This is all fraught with practical, logistic peril, probably exciting to some, but it kind of gives me a headache. Furthermore, I suspect the games theorists are correct, and the structures and techniques video games use to tell stories leave the rest of the lit crit community stymied. Just because game cut scenes use imitative cinematic language doesn't mean the whole game is cinematic, or the narrative has necessary foundation in film narrative... right?

Rockstar's trailers for 2006's Bully were frankly funnier and more clever than any motion picture comedy coming attractions of last year. The trailers are built on modern film trailer models, with emphasis on narrative, character and cinematic mise en scène; there is no indication of what the screen looks like during play, of play mechanics, or game tasks. Grand Theft Auto: Vice City is a cheeky/decadent pastiche of Scarface and Miami Vice, and San Andreas parodied/celebrated/criticized -- was immersed in -- '90s black urban cinema. San Andreas demonstrates a deep understanding of the lineage of African American film from wild and woolly '70s blaxploitation to the earnest films of of John Singleton and the Hughes Brothers. The Bully trailers play with tropes of the social commentary black comedy, coming-of-age film, teen sex comedy, and youth nostalgia picture. The GTA IV trailer promises a sort of Moscow On the Hudson with a human traffiking twist, and the trailer is styled after a renowned documentary film. It all points up to fact that film critics could, should, and shall be useful video game commentators.

Film studies is not going to be the key to indigenous video game theory; game theory is. But simply perusing the cursory list of examples above, it is clear that the ladies and gents with a bent toward film genre studies and aesthetics are specially equipped for the job. Game narratives are fundamentally different in structure than film narratives, but they are informed by film genres from surface iconography, to the raw tissue of story. And games have unique methods for investigating genre storytelling that requires a specialist's finesse. I mean, when Rockstar advertised Max Payne 2 "a film noir love story", and is publishing L.A. Noire, a sepia-toned game set in a perfectly reconstructed '40s Los Angeles... well... Never send a ludologist to do a film theorist's job.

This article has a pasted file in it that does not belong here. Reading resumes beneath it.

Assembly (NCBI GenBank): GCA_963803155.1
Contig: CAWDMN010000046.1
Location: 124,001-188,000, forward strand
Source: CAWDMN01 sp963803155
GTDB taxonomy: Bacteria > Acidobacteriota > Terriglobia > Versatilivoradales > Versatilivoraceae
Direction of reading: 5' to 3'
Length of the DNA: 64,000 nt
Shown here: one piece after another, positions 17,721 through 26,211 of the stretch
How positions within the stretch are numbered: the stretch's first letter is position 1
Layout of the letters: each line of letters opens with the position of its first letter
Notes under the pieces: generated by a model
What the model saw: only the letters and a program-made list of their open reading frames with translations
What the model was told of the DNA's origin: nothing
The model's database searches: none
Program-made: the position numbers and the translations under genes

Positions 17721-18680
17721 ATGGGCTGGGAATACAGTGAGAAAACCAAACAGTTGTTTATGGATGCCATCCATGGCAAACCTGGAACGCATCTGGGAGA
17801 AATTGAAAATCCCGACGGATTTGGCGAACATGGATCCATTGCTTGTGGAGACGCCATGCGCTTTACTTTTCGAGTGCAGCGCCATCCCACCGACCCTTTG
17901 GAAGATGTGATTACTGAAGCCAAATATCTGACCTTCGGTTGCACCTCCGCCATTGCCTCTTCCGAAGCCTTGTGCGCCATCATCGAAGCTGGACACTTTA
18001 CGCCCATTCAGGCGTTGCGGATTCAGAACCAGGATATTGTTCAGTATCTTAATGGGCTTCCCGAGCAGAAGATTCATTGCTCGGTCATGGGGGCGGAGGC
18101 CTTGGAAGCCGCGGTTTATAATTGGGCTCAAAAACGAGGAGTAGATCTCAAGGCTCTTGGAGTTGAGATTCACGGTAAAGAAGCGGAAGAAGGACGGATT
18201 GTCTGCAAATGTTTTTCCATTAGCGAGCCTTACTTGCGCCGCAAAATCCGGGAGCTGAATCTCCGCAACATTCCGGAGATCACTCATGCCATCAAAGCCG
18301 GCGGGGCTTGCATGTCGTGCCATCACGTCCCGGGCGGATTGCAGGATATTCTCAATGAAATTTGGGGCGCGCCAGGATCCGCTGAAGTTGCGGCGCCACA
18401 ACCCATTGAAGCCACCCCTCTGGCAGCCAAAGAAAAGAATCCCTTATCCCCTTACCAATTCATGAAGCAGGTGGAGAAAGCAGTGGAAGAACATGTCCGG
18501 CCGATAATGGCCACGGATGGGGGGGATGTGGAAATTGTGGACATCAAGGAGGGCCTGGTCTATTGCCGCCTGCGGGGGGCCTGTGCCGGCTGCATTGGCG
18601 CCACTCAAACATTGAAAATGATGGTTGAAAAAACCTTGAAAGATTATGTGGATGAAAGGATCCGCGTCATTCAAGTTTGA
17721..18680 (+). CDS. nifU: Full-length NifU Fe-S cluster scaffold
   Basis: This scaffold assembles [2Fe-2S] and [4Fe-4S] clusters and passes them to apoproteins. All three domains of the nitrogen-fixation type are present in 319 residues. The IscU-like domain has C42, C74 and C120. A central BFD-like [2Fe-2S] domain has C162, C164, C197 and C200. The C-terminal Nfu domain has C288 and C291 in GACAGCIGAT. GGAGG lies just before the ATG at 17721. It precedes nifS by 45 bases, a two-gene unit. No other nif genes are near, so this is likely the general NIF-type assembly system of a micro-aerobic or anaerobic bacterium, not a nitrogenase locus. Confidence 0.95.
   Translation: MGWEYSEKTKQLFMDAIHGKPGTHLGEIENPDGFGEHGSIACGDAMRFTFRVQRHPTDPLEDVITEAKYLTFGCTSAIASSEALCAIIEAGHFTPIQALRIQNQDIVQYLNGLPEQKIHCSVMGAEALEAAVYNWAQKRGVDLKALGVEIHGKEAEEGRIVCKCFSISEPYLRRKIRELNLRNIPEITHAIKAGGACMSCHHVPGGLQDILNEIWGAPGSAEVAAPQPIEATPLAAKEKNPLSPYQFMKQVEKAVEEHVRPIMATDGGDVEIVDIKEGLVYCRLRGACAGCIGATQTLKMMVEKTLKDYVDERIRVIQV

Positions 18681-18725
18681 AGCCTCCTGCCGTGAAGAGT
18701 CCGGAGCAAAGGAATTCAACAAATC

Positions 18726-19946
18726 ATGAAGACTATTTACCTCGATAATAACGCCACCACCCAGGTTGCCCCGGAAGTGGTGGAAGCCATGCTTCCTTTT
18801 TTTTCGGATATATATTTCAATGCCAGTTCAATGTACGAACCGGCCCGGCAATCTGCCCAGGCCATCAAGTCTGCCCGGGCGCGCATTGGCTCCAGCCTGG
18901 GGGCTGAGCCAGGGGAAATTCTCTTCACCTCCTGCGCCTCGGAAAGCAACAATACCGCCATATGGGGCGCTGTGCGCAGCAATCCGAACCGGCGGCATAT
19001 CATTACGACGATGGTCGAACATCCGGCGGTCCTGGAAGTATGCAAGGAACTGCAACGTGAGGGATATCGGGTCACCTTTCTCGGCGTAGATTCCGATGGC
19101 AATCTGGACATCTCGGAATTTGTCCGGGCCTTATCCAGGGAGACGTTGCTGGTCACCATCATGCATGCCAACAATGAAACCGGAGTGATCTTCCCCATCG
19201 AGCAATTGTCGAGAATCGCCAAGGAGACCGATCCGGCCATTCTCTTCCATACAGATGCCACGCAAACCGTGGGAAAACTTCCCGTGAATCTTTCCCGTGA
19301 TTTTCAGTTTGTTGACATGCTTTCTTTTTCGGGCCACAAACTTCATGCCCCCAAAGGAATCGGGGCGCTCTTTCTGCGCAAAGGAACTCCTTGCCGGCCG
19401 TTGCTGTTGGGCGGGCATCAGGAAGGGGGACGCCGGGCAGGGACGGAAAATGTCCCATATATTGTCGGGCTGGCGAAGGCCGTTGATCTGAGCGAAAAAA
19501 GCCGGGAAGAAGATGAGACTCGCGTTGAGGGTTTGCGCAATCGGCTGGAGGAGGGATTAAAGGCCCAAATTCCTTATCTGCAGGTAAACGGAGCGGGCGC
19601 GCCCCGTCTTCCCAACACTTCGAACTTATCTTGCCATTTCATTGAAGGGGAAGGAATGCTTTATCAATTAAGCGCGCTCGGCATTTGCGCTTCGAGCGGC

So Back to Me: I see I've rambled more than I intended; I was planning on proposing that the open-world "sandbox" structure in the Grand Theft Auto car-chase,-crime-and-mayhem franchise is a close cousin to the amoral landscape of exploitation films. In general, sandbox crime games and exploitation movies suspend or exaggerate real-world rules in favor of colorful metaphor. The resultant carnivalesque space is playful and wild, but the symbolic weight it affords every action lets us seriously investigate our core concerns as human beings -- life and death, love and sex, jet packs and zombies, power and ethics -- in more vivid, envigorating ways than realistic dramatic storytelling allows.

-Bonus Rhetorical Question: Pet Peeve or Legitimate Problem with Lazy Writers?: Comparing a film's plot, in some vague, general sense, to a "video game" is frequent perjorative shorthand for film reviewers. You will see these writers complain when editing seems inspired by "MTV", or when action sequences are like "a comic book." They're using shorthand for media with which they aren't familiar and/or are unwilling to understand. Therefore, don't trust those people.

Update: Okay, so thanks to Wikipedia, there are no in-jokes in the world, and everybody gets the Koyaanisqatsi reference in the GTA IV trailer. Whatever, Wikipedia!


jacek said...

Well, I got the Koyaanisqatsi reference.

I'm pleased that you addressed the role that film critics could play in ludology, and also potentially in game design. I've played some decent games with completely forgettable storylines and character design. I would offer examples, but, er, I forgot those games. Also: I'm pleased that you used the word "ludologist." Way to promote popularity of the field, man.

And to answer your question, I'll ask my dad. He has the Koyaanisqatsi soundtrack, I think.

Gavin Elster said...

cIt is from the soundtrack. That is a truncated version of the actual Phillip Glass score